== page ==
Three years after the publication of The Adventures of Roderick Random (1748), Tobias Smollett produced a second, lengthier work of fiction whose title (rightly) suggests a desire to build on his earlier success. This is not to say that Peregrine Pickle is a mere repetition of is predecessor.
Formally, the novel marks a significant departure in being a third-person, omniscient narrative, unlike the first-person narrative of the quasi-autobiographical Roderick Random. While Peregrine is equally a peripatetic hero, his exploration of the mid-eighteenth century world is undertaken in social rather than geographical terms. The result is a novel centering on a much less sympathetic hero, subject to overt …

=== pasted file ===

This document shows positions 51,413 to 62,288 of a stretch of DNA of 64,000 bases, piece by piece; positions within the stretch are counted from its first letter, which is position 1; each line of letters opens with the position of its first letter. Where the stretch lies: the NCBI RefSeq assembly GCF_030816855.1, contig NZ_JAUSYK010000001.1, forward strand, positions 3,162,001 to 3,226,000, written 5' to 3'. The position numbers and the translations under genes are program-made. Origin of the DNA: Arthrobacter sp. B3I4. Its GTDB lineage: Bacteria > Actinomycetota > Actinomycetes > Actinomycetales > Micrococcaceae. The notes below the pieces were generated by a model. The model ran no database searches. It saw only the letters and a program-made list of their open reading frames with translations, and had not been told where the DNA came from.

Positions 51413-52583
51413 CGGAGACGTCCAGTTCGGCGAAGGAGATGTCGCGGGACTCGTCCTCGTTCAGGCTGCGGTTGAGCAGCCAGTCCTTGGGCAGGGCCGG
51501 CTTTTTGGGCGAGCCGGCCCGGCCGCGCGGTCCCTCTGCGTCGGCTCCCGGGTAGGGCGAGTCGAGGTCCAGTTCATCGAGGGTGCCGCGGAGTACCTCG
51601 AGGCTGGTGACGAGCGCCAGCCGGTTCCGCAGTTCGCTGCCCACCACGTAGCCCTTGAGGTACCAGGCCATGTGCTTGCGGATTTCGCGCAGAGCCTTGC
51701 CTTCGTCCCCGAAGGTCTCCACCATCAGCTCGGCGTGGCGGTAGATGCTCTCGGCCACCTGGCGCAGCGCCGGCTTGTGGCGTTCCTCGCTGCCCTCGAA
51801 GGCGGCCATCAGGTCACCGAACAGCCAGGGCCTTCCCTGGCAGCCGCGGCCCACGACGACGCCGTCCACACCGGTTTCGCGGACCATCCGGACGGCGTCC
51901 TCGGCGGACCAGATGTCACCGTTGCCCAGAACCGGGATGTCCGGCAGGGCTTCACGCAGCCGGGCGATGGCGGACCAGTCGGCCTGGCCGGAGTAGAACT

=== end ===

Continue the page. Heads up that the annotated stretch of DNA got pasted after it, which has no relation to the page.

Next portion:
Ross, Ian Campbell. "The Adventures of Peregrine Pickle". The Literary Encyclopedia. First published 28 September 2004
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